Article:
He made a similar call with Carolina in a 2018 loss to Detroit -- also 20-19. The Panthers failed on a two-point attempt with one minute, seven seconds remaining. They lost their next five games, though quarterback Cam Newton's injured right shoulder that eventually landed him on injured reserve contributed mightily.

But, for Rivera, it's the way he wants to play. And now that he's at a place that hasn't won more than nine games in a season since 2012 -- and has no playoff wins since the 2005 season -- learning to win is paramount.

"It tells your team that you believe in them," he said.

What he doesn't want to do is second-guess his mindset and subsequent decisions.

"When you start looking back and start second-guessing yourself, now you get into a situation where: 'Should I or shouldn't I?' Sometimes you freeze yourself," Rivera said. "If the players know that's what we're going to do and how we're going to play, now it starts taking hold of who they are. That's what we're trying to get across to those guys."

Newton played a huge role in Carolina's success under Rivera. But when the Panthers drafted him No. 1 overall in Rivera's first year, many considered Newton a risk. The aggressive side of Rivera showed as the team incorporated the rookie's ability to run into the game plan. At times, the Panthers called power runs with Newton.

"It was all brand new stuff," Gross said. "I'm thinking 'This won't work, we can't do this; no one else in the NFL does it.' [Rivera] was like, 'This kid is special, trust the process.' He develops those relationships with players, and he has a vision for what he wants the team to look like and he'll get it there."

Carolina's rise was fueled by many factors. The Panthers had talent and a strong coaching staff -- future head coaches such as Sean McDermott and Steve Wilks coached the defense. Newton was the NFL MVP in 2015 and a three-time Pro Bowler.

But in their first two years, the Panthers went 6-12 in games decided by eight points or less. After Rivera turned aggressive, from 2013 to 2017, they were 21-15-1 in such games.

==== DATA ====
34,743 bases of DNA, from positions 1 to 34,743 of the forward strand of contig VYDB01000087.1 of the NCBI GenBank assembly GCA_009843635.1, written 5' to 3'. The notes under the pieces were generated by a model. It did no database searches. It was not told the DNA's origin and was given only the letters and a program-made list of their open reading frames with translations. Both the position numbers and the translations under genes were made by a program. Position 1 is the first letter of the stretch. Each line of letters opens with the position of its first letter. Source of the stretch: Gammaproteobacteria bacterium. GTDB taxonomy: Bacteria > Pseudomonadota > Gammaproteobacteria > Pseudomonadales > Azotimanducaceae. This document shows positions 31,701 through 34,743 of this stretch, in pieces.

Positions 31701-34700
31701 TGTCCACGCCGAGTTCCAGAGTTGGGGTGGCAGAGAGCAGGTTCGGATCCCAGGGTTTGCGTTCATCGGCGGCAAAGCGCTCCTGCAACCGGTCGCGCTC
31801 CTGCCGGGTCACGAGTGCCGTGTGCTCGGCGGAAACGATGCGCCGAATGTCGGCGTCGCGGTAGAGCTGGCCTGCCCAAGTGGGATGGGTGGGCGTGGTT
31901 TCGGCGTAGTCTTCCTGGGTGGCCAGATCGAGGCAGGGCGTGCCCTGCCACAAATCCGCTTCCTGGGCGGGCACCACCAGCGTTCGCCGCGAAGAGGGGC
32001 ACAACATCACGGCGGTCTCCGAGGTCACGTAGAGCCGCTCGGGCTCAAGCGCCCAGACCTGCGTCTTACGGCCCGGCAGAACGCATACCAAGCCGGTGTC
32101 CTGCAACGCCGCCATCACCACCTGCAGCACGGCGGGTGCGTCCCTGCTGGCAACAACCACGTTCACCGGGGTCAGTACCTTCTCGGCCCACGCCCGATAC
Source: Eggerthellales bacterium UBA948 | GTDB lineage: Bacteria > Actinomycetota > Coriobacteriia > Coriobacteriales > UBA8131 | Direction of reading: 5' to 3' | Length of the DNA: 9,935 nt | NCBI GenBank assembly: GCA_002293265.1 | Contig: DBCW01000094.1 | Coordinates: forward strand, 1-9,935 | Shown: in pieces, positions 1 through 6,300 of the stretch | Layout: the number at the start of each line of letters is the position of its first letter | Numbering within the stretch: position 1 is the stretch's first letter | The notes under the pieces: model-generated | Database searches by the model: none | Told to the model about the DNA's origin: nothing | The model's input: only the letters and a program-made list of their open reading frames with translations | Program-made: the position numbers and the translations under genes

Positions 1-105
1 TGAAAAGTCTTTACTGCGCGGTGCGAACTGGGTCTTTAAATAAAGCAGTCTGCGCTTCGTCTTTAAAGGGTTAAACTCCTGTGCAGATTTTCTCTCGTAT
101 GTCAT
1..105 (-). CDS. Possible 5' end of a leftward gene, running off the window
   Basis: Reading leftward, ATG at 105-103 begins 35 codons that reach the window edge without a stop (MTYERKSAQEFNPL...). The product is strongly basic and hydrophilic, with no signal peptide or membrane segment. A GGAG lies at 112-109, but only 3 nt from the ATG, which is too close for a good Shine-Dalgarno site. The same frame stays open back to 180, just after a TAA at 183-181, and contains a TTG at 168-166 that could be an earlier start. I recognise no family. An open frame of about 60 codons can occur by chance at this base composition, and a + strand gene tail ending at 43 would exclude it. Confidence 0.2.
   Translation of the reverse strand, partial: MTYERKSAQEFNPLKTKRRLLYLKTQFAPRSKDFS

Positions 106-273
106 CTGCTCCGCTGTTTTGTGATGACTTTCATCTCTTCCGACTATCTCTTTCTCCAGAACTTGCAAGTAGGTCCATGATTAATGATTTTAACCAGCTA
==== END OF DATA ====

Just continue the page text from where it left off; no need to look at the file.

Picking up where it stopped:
"When we first got there in 2011, there was a lot of doubt and guys had been there and seen a lot of bad things," former Carolina quarterback Derek Anderson said.

Gross and Anderson said Rivera also built trust by doing little things throughout the week, like eating with them or sitting in on meetings. Anderson said Rivera would ask him questions about the offense or the game plan. Anderson would tell him how they planned to attack the defense. Rivera would usually respond he agreed, but wanted to check. Anderson said it helped foster communication and trust.

"It takes a while to build the culture and weed through the B.S. along the way," Anderson said.

"[Rivera] said, 'I will let you guys do it and let you guys win this game. I trust you guys can do this.' More often than not we did, but when we didn't you felt you owed the coach," Gross said.

Washington (1-5), which is at home against the Dallas Cowboys (2-4) on Sunday (1 p.m. ET, Fox), has been in a bad place. In its past 29 games, it is 5-24 -- a half-game better than the worst team over that time, Cincinnati. It will take time and better players to change the direction; for Rivera, it'll also take a different approach.

"I understand it and I love that he's doing it," said Washington quarterback Kyle Allen, who played two seasons in Carolina under Rivera. "He wanted to see what we were made of. ... It's an aggressive mentality and he's been that way ever since I've been with him. Sometimes it's going to work, sometimes it's not going to work. You're going to live with it, but for him and this team, it's all about creating this mentality."

It worked in Carolina; Rivera is gambling it will work in Washington.